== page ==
Washington$1,390$1,65719%$267
Mississippi$1,575$1,87719%$302
Kansas$1,528$1,81519%$287
Maryland$1,641$1,94719%$306
North Dakota$1,004$1,17717%$173
West Virginia$1,566$1,83517%$269
South Carolina$1,392$1,62917%$237
Montana$1,835$2,14517%$309
Tennessee$1,410$1,64817%$238
Kentucky$1,611$1,86216%$251
Vermont$1,098$1,26115%$163
Nebraska$1,360$1,56215%$202
Pennsylvania$1,306$1,49815%$192
Missouri$1,347$1,53614%$190
Colorado$1,659$1,88113%$222
Wyoming$2,012$2,27513%$262
Louisiana$2,001$2,24312%$242
New York$1,283$1,43512%$152
National average23%$346

*Methodology: Insurance.com commissioned Quadrant Information Services to field rates from up to six major insurers in 10 ZIP codes in every state for a driver of a 2017 Honda Accord, age 40, with good credit and full coverage and $500 deductible; increases shown are an average from the base rate.

Texting laws and license points

Beyond a fine and an insurance increase, a texting ticket adds points to your driving record in some states. That's important because you could lose your license if you rack up too many. In California, for instance, four points in a 12-month period gets you a six-month license suspension and year-long probation.

Points affect car insurance. If they show up in a review of your driving record, they'll probably lead to a rate hike, especially if you have other infractions or have been in a recent accident.

You'll see in the chart below which states ban cellphones while driving -- unless you use a hands-free accessory -- and which have laws against texting and driving, as well as how those laws are enforced and if the penalty carries license points.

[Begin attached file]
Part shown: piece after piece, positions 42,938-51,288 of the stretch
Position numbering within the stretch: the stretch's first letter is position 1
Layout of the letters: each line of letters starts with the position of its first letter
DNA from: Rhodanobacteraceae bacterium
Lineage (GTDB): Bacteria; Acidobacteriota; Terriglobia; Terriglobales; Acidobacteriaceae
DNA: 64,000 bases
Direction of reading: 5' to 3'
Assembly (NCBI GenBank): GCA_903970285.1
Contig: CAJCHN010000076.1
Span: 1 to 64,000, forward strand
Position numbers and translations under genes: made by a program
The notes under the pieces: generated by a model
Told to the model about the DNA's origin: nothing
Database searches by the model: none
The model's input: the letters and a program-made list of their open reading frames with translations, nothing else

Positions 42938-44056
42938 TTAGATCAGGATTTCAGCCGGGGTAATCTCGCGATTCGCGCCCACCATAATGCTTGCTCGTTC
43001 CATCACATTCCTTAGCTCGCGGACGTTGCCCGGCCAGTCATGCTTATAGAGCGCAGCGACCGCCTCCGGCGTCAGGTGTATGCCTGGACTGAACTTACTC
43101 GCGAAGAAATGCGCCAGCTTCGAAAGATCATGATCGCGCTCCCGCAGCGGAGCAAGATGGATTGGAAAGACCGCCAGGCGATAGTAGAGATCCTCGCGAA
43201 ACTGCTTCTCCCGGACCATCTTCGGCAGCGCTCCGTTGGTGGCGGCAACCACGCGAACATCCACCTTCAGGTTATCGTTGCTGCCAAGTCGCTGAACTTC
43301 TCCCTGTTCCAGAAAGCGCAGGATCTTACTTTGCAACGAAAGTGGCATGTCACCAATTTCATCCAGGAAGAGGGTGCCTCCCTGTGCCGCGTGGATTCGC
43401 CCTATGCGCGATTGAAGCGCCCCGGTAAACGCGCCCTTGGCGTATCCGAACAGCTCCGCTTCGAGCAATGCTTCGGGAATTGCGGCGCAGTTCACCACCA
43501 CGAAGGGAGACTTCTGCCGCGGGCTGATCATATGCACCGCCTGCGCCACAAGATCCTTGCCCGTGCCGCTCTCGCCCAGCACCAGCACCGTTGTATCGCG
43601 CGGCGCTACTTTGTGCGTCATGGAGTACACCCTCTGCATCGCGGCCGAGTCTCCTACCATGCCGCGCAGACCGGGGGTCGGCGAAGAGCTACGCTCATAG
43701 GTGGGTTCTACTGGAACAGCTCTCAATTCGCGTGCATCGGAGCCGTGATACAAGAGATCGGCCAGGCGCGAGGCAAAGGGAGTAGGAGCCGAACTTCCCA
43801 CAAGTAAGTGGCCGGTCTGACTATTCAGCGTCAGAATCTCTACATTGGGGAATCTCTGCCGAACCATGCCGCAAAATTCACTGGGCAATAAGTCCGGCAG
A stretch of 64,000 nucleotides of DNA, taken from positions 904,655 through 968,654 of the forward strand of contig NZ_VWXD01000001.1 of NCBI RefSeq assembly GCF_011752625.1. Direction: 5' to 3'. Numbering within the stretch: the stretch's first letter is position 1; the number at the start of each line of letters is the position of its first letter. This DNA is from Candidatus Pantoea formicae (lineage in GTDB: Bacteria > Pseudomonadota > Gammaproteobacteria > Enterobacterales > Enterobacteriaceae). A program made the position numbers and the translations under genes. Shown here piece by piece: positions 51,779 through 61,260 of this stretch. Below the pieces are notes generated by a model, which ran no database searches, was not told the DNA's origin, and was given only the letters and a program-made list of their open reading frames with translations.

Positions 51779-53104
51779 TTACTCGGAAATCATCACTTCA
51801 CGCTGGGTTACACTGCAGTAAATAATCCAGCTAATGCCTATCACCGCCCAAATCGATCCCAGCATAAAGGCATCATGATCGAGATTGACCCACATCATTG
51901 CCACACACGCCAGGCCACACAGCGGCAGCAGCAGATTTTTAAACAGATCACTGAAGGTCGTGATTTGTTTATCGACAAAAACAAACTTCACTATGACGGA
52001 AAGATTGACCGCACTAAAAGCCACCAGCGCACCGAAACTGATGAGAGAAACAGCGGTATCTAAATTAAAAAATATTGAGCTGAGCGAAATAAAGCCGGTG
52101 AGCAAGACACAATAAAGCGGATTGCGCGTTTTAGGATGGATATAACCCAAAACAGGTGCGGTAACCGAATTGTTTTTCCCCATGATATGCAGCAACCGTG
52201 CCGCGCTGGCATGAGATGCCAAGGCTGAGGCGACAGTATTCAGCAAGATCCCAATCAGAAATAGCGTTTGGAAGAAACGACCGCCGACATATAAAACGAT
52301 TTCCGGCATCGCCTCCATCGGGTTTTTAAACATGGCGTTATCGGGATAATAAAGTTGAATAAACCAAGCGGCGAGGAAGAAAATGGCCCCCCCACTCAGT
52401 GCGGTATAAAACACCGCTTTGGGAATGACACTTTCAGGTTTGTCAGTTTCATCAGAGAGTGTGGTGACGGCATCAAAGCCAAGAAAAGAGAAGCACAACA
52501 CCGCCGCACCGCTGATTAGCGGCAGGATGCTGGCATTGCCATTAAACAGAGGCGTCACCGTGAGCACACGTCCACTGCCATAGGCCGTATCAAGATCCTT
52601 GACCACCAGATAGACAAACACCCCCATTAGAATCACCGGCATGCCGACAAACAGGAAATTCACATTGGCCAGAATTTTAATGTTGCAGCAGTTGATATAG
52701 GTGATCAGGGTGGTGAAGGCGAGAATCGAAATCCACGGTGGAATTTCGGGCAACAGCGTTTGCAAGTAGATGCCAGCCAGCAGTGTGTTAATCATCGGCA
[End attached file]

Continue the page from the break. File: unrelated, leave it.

StatesHand-held ban/Talk only hands-freeAll cellphone banTexting banEnforcementLicense points
AlabamaNoDrivers age 16 and 17 who have held an intermediate license for less than 6 months.All driversPrimary2
AlaskaNoNoAll driversPrimary
ArizonaNoSchool bus drivers; Learner's permit and provisional license holders during the first six months after licensing (effective 6/30/2018)NoPrimary: cell phone use by school bus drivers
Secondary: cell phone use by young drivers (effective 6/30/2018)
ArkansasDrivers ages 18 to 20 years of age; school and highway work zonesSchool bus drivers, drivers younger than 18All driversPrimary: for texting by all drivers and cell phone use by school bus drivers.
Secondary: for cell phone use by young drivers, drivers in school and work zones
CaliforniaAll driversSchool and transit bus drivers and drivers younger than 18All driversPrimary: hand held and texting by all drivers.